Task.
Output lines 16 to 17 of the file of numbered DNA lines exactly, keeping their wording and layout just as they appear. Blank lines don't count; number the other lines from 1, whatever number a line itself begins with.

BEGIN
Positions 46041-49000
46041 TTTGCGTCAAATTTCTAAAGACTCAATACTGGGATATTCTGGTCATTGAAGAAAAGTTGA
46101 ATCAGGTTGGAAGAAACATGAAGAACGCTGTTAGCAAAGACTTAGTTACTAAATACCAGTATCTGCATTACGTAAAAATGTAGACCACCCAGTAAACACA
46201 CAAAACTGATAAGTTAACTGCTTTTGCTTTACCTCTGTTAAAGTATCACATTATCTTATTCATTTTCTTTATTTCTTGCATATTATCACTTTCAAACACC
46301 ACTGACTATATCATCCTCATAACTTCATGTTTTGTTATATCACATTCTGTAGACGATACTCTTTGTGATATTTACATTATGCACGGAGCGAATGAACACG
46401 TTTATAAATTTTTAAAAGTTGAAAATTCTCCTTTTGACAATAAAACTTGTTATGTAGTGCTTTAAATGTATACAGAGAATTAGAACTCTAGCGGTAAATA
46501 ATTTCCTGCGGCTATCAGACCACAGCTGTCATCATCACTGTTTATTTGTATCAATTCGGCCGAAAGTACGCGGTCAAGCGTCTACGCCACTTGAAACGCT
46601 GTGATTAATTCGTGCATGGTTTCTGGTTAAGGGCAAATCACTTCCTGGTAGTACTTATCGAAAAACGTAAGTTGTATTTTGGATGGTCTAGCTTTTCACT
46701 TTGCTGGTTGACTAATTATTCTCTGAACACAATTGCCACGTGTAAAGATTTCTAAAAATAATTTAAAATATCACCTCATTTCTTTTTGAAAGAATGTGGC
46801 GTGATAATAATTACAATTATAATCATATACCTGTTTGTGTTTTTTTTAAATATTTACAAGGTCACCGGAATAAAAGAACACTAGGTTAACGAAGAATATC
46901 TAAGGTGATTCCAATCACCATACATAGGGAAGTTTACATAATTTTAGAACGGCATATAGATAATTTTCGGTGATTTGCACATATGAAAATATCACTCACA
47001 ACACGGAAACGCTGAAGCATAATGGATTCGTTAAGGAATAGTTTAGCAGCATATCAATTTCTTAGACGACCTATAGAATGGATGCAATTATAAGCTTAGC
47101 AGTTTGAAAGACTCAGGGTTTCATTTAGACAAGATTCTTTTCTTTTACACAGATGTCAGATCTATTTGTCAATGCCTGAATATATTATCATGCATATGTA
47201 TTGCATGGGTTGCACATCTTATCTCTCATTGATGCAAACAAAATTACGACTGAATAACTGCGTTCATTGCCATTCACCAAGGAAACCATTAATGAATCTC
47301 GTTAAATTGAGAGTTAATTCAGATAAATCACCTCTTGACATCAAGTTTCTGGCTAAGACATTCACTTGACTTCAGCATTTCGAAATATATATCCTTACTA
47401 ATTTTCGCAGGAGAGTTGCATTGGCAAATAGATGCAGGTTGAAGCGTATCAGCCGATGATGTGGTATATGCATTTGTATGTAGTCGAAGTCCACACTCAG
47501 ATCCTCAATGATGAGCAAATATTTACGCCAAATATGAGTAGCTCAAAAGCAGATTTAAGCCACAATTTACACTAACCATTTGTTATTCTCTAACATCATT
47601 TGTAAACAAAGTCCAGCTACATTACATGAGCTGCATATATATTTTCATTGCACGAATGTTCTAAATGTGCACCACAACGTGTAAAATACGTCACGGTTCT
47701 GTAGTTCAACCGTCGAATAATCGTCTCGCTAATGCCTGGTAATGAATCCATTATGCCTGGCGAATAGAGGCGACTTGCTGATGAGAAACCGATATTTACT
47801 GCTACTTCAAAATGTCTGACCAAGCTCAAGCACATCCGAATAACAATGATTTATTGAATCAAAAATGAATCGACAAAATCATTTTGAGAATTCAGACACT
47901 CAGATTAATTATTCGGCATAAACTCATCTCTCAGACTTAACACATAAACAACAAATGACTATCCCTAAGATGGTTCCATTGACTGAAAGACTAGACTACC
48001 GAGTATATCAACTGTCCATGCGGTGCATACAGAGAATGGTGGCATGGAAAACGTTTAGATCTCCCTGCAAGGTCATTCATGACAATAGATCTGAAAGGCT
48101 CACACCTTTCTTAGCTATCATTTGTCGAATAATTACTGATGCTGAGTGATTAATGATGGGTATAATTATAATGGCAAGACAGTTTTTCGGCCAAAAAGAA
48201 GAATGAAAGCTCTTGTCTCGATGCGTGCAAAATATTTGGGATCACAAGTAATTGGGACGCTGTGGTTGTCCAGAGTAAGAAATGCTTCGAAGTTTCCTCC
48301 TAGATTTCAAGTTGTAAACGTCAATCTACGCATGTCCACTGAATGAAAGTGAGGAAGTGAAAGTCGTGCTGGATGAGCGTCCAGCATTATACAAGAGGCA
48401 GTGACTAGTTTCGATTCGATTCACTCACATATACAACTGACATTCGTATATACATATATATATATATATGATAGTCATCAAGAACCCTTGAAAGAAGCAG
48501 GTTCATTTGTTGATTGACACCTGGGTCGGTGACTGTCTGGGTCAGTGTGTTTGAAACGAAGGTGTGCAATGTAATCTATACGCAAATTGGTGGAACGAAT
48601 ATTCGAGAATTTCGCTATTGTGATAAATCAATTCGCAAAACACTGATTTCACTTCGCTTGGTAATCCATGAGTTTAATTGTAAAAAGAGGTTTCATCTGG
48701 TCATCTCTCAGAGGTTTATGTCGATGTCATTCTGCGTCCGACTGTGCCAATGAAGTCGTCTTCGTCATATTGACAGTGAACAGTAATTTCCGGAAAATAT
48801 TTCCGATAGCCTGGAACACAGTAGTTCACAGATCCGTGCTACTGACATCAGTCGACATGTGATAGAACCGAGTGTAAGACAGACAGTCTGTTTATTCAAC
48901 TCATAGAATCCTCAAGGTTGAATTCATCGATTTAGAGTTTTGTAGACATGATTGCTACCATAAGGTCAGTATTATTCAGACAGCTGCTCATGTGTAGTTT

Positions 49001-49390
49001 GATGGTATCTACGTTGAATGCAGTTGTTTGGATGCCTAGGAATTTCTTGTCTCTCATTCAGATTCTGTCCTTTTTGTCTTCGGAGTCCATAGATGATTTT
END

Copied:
47401 ATTTTCGCAGGAGAGTTGCATTGGCAAATAGATGCAGGTTGAAGCGTATCAGCCGATGATGTGGTATATGCATTTGTATGTAGTCGAAGTCCACACTCAG
47501 ATCCTCAATGATGAGCAAATATTTACGCCAAATATGAGTAGCTCAAAAGCAGATTTAAGCCACAATTTACACTAACCATTTGTTATTCTCTAACATCATT